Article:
The amniotic egg allowed our Amniota ancestor to leave the water and to complete the whole reproductive cycle on land. It was a great evolutionary achievement, which allowed the tetrapod "conquest" of dry land.

enter image description here

An amniotic egg (tortoise)

However, there is a catch: that amniotic egg, which allowed our ancestors to be independent of water for reproduction, cannot be laid on water. Due to several reasons, mainly the (lack of) gas exchange through its shell, the embryo will not develop if the amniotic egg is laid on water.

That's why marine turtles have to leave the water to lay eggs, slowly crawling on the sand in a very exhausting task which will some time later put their very babies in danger. It would be preferable laying the eggs in the water, where they are already... but they can't.

Evolutionary solution: Viviparity

So, how could some mammals take that evolutionary route? Because (most of) mammals don't lay amniotic eggs: they developed viviparity instead. And that viviparity allowed mammals such as whales and dolphins to spend their whole life in the water, never coming to the land.

A very interesting proof of this evolutionary explanation is the case of the ichthysaurs. This extinct group of marine reptiles spent all their reproductive cycle in the water, never returning to the land. How is that possible with an amniotic egg? The answer is that ichthyosaurs didn't lay eggs: just as mammals, they were viviparous. That viviparity allowed them to be truly aquatic.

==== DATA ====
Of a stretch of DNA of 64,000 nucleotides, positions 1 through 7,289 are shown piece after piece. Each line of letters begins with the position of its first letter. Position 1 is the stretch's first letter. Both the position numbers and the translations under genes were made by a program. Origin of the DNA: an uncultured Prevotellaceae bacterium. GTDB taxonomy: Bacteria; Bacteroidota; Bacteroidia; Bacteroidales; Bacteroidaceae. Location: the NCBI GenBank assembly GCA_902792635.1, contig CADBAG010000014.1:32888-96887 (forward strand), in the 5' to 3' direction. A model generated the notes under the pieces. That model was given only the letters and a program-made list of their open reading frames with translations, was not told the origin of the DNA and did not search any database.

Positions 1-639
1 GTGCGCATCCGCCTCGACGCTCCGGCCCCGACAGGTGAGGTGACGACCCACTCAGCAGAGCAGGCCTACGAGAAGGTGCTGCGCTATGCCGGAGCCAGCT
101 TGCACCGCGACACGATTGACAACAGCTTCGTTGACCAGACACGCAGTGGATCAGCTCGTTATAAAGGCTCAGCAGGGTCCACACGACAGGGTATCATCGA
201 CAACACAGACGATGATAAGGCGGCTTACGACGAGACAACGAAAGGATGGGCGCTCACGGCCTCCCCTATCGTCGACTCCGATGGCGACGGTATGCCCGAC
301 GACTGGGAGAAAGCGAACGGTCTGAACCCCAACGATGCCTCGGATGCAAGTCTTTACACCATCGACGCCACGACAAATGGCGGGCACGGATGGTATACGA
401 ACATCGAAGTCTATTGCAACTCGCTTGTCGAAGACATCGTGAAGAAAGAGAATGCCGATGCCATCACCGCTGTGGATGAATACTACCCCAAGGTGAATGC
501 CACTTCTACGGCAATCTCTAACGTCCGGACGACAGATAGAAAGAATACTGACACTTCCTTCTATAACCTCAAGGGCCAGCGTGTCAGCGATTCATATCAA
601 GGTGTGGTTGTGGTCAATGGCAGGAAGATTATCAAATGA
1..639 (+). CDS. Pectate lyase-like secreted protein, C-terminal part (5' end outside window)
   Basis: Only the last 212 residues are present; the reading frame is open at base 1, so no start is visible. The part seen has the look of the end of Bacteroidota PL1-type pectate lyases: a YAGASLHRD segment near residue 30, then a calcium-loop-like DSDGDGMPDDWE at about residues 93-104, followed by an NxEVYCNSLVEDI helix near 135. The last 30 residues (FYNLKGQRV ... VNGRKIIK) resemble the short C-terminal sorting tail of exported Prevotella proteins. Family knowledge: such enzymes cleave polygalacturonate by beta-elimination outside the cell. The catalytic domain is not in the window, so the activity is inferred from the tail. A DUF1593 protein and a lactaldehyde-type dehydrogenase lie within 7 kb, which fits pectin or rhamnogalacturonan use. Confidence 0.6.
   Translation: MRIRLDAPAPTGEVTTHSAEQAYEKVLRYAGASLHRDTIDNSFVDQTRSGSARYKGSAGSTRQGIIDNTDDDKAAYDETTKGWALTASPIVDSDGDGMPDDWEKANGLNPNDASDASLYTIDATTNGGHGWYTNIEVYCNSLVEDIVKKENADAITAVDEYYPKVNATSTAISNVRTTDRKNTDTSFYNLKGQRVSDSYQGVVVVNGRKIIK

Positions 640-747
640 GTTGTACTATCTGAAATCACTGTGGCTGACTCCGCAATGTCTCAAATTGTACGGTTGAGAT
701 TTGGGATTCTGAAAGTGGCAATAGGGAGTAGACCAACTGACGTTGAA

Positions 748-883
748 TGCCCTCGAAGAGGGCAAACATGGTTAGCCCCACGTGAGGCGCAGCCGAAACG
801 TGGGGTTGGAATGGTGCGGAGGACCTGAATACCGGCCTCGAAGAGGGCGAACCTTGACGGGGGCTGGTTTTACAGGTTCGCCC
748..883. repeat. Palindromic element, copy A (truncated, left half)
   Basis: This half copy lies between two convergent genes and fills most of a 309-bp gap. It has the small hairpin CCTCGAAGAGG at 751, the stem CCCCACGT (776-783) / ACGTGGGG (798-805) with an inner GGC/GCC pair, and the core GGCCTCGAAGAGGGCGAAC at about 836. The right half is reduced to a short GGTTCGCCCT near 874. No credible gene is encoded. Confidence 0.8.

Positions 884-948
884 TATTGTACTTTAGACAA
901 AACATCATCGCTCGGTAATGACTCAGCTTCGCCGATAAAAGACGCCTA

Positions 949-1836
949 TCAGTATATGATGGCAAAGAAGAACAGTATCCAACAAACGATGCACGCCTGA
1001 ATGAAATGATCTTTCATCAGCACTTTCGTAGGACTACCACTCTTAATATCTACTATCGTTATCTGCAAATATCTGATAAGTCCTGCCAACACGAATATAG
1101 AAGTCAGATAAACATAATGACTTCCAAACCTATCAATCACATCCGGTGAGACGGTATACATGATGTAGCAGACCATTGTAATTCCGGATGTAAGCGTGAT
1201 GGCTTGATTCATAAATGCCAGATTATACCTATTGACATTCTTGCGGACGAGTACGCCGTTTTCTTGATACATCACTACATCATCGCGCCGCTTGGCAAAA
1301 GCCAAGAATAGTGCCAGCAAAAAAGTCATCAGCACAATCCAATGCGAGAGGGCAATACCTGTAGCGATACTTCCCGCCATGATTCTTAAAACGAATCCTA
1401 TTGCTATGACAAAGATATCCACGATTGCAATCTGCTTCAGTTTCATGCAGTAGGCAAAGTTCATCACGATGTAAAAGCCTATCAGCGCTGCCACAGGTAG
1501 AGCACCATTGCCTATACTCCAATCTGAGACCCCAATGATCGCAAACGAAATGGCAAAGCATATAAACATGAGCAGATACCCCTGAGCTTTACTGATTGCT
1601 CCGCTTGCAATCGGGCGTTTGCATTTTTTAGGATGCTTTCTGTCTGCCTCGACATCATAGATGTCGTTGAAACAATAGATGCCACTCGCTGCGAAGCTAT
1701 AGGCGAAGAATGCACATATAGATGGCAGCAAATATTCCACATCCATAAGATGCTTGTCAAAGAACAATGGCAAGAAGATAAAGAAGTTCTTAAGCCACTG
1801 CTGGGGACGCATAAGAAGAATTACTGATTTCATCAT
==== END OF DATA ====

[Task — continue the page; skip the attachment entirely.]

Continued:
enter image description here

Artistic representation of an ichthyosaur with its viviparous embryo

This now famous image (Motani et al., 2014) shows a very rare — and tragic, since they died — fossil, a pelvis of a Chaohusaurus mother with three embryos, one of them clearly visible:

enter image description here

So, we can only speculate that, the day some bird develop viviparity (or radical changes in the amniotic egg structure and physiology), then we can have a truly marine bird.


Source: Motani, R., Jiang, D., Tintori, A., Rieppel, O. and Chen, G. (2014). Terrestrial Origin of Viviparity in Mesozoic Marine Reptiles Indicated by Early Triassic Embryonic Fossils. PLoS ONE, 9(2), p.e88640.

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  • $\begingroup$ But WRT birds, viviparity would seriously restrict flying ability due to the extra weight. You might get it in a non-flying, bird-descended creature akin to a penguin, but (IMHO, anyway) it'd be arguable whether such creatures should still be considered birds, and not an entirely new branch of the tree of life. $\endgroup$ – jamesqf Jan 14 '18 at 3:43
  • $\begingroup$ Phylogenetically It doesn't matter: any organism descending from a species belonging to a given clade x also belongs to that clade x, without exception. That's a basic phylogenetic rule. If a given bird evolves to an organism with fur and teeth, that organism is obligatorily a bird. $\endgroup$ – user24284 Jan 14 '18 at 4:30
  • $\begingroup$ there are ovoviviparous sea snakes (Hydrophiinae), they do not need to come back onto land to lay eggs, but the derived hard shelled avian egg is ill suited for ovoviviparity. $\endgroup$ – John Jan 14 '18 at 6:32
  • $\begingroup$ @Gerardo Furtado: So by that logic, everything with a backbone is a fish :-) $\endgroup$ – jamesqf Jan 14 '18 at 19:29
  • $\begingroup$ @jamesqf Yes, we are fishes indeed! That's a very famous concept in Phylogenetic Systematics. Have a look here, Campbell's biology: books.google.com.au/… The text says: "Systematics today include tetrapods along with the bony fishes in the clade Osteichthyes". $\endgroup$ – user24284 Jan 14 '18 at 23:03